According to David Miller, the former University of Bristol sociology professor, it is a “fact” that “Jews” are “overrepresented in positions of cultural, economic and political power”, and are “therefore in a position to discriminate against actually marginalised groups.” Miller says that Jews are “the most privileged” of all minority groups.

Miller has form when it comes to such claims. He previously asserted that almost every Jewish communal body in Britain was a node in a vast, interconnected mechanism geared towards the infiltration and domination of public life by “Zionists”. Now Miller’s primary affiliation is the Iranian state’s Press TV network, rather than the University of Bristol, he perhaps feels able to be more clear: he means Jews.

These claims are, on their face, something rather less than the “facts” Miller presents them as. For example, contrary to his claim of unparalleled Jewish privilege in educational attainment, research by the Centre on the Dynamics of Ethnicity showed Black African and Indian communities in Britain have almost identical percentages of university degree attainment to Jews.

It is true that Jews in Britain are not systemically oppressed by the ruling class and its state. I am not more likely to be brutalised by the police, denied social housing, economically coerced into low-paid work, or deported because I am Jewish. But not all racism and discrimination is impelled by the state, nor is it necessarily a function of class exploitation. As racist attacks on synagogues, such as the Tree of Life shooting in 2018, show, antisemitic ideology still leads to violence towards Jewish people. As a “pseudo-emancipatory” narrative explanation for how the world is organised, antisemitism can also be corrosive and dangerous to other groups, even when not linked to relations of power that directly oppress Jews: see, for example, the ways in which some transphobes argue a conspiracy of (mostly Jewish) financiers is behind the spread of “transgenderism”.

Elsewhere, Miller insists he is upholding a “materialist view of racism”, based on “reality” rather than “vibes and optics.” On its own terms, this reduces “materialism” to, at best, vulgar economic determinism. As Camila Bassi put it in response to Miller, “racism is an ideology. It is a way of making sense of material reality […] Racism as an ideology intersects with and shapes material reality.”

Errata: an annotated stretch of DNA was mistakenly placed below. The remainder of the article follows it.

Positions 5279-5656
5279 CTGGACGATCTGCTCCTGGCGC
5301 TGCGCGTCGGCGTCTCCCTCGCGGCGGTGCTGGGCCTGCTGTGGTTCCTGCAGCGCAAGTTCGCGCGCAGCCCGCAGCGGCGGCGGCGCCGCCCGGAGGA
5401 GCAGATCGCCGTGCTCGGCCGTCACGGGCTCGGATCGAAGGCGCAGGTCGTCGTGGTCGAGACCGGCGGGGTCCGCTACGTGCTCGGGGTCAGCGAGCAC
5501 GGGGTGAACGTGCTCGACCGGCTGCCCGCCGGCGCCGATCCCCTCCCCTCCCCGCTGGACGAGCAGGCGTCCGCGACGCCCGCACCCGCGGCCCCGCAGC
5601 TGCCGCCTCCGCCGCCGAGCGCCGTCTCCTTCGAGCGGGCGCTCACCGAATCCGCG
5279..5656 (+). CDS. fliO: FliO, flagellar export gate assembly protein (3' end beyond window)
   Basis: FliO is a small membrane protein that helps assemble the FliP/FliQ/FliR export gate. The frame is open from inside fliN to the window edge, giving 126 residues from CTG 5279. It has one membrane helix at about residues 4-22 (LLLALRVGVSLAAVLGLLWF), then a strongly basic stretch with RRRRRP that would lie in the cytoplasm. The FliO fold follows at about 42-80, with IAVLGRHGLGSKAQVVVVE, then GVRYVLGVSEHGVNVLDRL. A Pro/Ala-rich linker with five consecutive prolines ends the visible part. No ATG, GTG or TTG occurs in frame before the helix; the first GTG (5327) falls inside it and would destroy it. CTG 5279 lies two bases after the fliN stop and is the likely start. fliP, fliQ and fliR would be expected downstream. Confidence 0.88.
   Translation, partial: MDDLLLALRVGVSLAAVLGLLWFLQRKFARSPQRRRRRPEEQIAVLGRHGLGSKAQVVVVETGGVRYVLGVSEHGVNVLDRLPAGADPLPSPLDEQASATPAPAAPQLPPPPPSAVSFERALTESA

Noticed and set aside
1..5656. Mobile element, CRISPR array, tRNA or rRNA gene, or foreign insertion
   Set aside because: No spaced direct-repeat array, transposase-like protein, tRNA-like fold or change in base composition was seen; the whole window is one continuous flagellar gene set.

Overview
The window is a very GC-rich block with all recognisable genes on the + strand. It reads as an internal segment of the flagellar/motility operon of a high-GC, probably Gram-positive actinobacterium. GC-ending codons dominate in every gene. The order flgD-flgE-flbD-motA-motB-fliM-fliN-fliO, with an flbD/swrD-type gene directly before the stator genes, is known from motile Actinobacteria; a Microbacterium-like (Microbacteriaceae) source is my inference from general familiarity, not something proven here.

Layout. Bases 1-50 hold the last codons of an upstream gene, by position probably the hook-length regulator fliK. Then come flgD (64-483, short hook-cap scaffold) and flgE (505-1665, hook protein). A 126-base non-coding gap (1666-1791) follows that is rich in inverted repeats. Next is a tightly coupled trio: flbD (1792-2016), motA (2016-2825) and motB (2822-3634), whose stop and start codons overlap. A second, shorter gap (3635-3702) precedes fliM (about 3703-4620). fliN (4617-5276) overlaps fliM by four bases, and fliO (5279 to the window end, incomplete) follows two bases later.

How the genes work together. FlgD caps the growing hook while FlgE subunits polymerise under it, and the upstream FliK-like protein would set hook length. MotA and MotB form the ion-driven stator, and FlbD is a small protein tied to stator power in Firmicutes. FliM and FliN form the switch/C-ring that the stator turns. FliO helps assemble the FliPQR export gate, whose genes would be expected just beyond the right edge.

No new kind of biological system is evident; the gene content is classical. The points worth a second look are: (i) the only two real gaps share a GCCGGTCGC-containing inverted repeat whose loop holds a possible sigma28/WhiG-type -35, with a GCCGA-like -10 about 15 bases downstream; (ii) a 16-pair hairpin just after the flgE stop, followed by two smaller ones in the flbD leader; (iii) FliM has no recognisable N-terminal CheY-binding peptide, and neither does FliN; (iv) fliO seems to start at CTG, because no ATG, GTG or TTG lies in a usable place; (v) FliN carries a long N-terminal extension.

But it is Miller who proceeds on the basis of “vibes”. He uses cherry-picked, decontextualised, and sometimes straightforwardly misleading or false claims about the position of Jews in society to support his overarching a priori claim of a Jewish-Zionist drive for domination. The discrimination suffered by “actually marginalised groups” is thus presented as a direct consequence of Jewish power. Not only are Jews not victims of racism, they are the cause of racism. This is the opposite of materialist analysis.

As raw data, statistics suggesting “overrepresentation” of a particular group in positions of power do not necessarily illuminate much. The richest person in the country is British-Indian; does his “disproportionate” power protect all Indian-background people from experiencing racism? Is it, in any case, an aim of progressive politics to aspire to strictly proportionate ethnic representation? If Black representation in any sphere exceeds 4% , is that to be taken as evidence of the disproportionate social power of Black people? 

Some “overrepresentation” may also have identifiable roots. As a sociologist, Miller might be expected to at least be interested in what those roots are. Jewish “overrepresentation” in banking and finance, for example, has at least partial origins in the way in which Jews were forcibly siloed into commercial and mercantile trades by antisemitism in mediaeval Europe. That history does not seem to concern Miller. To him, any overrepresentation seems to be merely evidence of the success of a conscious drive to accumulate power on the part of “Jews”.